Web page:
The Fifth C: Computers, Special Interest Group Session. CCCC1996, Milwaukee, Wisconsin

Sponsored by the CCCC Committee on Computers in Composition andCommunication

Co Chairs:

Eric Crump, University of Missouri, Columbia, Missouri

Judi Kirkpatrick, Kapi'olani Community College, Honolulu,Hawai'i

Traci Gardner, The Daedalus Group, Austin, Texas

[1995, Washington][1996, Milwaukee] [1997,Phoenix] [1998,Chicago]

Session Report for the 1996 SIG

All the responses from folks at the 5th C SIG meeting are dividedbased on the reports of the discussion groups which met in Milwaukee.The responses below will inform asense-of-the-house motion to be presented at the CCCC GeneralBusiness meeting on Saturday, March 30, 1996, and fuel the creationof a specific professional stance on issues of promotion, tenure, andacademic recognition.

traci gardner

Group One: Create evaluative paradigms which explain research with computers (and its application in the classroom) by analogy to more traditional research and scholarship.
  1. How do activities like Tuesday Cafe count and how would it be equivalent to a similar activity?
    • List something like this on the vitae under service to the department?
    • or how do we list this outside the dept?
    • it's like membership in a national organization (i.e., member NCTE, participant Rhetnet, participant Tuesday Cafe)
  2. Even if we list it under service, how do we get the academy to value service more?
  3. We need analogies OUTSIDE of what we articulate WITHIN our own peer community.
    • online (learning/teaching) record model is another way to evaluate us (see Peg Syverson's talk)
    • we need to help shift the mentality from evaluating products to evaluating activities
  4. Make sure to get things in writing as we negotiate our contracts and/or promotion and tenure files/cases.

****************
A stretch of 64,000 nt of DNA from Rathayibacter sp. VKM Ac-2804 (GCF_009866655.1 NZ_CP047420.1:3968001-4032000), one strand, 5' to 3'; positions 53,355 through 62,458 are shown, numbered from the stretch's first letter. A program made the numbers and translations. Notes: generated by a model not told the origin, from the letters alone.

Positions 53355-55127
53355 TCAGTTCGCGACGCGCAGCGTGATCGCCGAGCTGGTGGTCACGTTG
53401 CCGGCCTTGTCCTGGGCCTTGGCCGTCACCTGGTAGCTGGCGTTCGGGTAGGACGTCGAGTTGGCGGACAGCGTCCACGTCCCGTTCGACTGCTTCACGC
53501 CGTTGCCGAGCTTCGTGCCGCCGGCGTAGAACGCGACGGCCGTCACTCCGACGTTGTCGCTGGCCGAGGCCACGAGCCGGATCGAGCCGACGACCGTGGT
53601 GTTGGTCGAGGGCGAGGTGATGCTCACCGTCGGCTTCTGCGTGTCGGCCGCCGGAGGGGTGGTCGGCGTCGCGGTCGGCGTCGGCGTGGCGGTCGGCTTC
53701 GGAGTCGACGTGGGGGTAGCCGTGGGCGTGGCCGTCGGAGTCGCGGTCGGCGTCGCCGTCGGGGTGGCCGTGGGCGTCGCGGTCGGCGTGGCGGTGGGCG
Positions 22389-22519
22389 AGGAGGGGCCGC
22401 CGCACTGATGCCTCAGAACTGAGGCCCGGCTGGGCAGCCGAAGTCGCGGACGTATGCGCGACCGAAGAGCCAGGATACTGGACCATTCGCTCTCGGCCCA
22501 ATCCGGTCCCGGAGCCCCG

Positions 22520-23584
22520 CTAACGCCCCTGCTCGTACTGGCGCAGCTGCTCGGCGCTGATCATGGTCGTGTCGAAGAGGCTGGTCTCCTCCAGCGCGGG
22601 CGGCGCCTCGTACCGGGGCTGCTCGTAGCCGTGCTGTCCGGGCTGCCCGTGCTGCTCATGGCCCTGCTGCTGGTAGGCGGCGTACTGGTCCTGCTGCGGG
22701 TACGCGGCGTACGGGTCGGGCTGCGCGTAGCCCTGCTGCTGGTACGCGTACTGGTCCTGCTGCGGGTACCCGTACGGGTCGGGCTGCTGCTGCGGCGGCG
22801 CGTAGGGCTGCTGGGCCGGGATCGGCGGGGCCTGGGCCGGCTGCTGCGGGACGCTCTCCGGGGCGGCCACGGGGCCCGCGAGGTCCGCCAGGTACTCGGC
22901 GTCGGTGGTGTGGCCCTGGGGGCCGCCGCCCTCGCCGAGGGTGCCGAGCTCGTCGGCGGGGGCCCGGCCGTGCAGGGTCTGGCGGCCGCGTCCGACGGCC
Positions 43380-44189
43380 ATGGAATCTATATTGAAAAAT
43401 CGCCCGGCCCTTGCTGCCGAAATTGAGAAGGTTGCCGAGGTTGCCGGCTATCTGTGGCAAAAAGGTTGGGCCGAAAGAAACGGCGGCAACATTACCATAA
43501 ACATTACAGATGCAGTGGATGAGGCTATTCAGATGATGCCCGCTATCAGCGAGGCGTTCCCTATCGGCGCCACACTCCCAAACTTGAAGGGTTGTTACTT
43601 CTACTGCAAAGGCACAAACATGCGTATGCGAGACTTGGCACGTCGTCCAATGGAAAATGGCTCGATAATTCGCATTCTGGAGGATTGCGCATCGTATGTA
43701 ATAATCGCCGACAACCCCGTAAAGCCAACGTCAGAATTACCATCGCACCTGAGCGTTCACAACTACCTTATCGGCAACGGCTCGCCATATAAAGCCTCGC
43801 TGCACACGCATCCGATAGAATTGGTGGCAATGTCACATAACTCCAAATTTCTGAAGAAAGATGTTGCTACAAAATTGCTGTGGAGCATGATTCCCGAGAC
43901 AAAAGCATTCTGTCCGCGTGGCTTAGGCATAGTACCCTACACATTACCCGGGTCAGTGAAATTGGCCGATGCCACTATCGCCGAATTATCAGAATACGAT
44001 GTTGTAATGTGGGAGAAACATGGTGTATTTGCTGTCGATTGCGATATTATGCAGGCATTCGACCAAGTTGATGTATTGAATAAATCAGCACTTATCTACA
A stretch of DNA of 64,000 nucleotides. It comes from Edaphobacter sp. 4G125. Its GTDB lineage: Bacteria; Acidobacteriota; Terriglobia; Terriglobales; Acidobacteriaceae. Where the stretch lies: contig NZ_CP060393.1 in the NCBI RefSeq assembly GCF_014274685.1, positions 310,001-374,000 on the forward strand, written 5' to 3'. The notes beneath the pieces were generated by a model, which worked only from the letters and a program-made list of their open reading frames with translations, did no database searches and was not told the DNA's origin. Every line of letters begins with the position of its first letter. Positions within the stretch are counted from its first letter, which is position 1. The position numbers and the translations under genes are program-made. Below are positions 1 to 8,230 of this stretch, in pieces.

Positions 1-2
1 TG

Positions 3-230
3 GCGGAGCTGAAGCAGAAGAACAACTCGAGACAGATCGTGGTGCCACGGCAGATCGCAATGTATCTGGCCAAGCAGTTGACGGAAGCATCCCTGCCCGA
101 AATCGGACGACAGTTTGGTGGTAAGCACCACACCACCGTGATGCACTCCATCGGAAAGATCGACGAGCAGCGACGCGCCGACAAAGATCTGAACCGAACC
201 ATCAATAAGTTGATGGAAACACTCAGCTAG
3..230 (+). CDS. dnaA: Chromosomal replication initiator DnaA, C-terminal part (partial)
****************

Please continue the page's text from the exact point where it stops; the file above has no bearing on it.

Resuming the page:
5. Differentiate what kinds of web pages we work on (i.e., some might be listed in service while others might be listed as scholarship, and still others as teaching)
  6. Keep a log of everything we do
  7. Number of hits on web pages and links to our work by doing searches (analogous to citation index)
  8. We're being reductive to use analogies -- we might use an analogy but at the same time we explain, "you must understand that..."
  9. Establish new categories in addition to use analogies (i.e., Faculty Development, Special Projects)
Group Two: Create similar evaluative structures which explain managerial and administrative work with computers by analogy to more traditional management and administration in the academy.
  1. Some analogies may be dangerous for us because we offer a specialized value to the school that should be stressed (e.g., online writing lab is not the same as other writing labs).
  2. Being capable of doing this type of work serves an important value in maintaining credibility of departmen.
  3. Retention -- this person serves various consulting functions that should be valued by the school.
  4. Time and expertise in these jobs need to be valued and compensated. make clear that outside consultants would be very expensive.
  5. Documentaiton is the only way we could demonstrate our value.
  6. Make documentation available to others via the web.
Group Three: Develop links between the economic value of the work and its value for promotion, tenure and academic recognition.
  1. Break down the actions into skills approximating marketable skills.
  2. Proving value on web work should be easier since salaries in private sector for similar work are real
  3. Work across the curriculum
  4. Determine the values of your institution and apply constituent elements of your activity into those values.
  5. Do we push to create new positions distinct from traditional work description?
  6. Put professional consultant work on CV as if it counts and eventually it might.
  7. Get them addicted; be the supplier.
Group Four: Propose and encourage a system to document work with technology for those in the field.
  1. List technologies you are familiar with (like listing language or teaching experience)
    • software proficiencies
    • management proficiencies
    • ghostwriting
  2. Create a job description
  3. Submit letters from peers, evaluation letters
  4. Keep a time log, a report of your activities
  5. Use a written request form to document help requests; have them fill out an evaluatoin form for each request
  6. List work as departmental service if there is no other place to include details.
  7. Keep a portfolio of online materials including instruction sheets, computer syllabi, and so forth.
  8. Change job expectations for everyone so that it becomes an institutional expectation that professional will be technology literate
  9. Make sure institutions are aware of national organization poligy trends, etc.
  10. Create your own technology committee in order to legitimize your work and create structures for evaluation at your school
  11. Indicate teaching experience in the computer classroom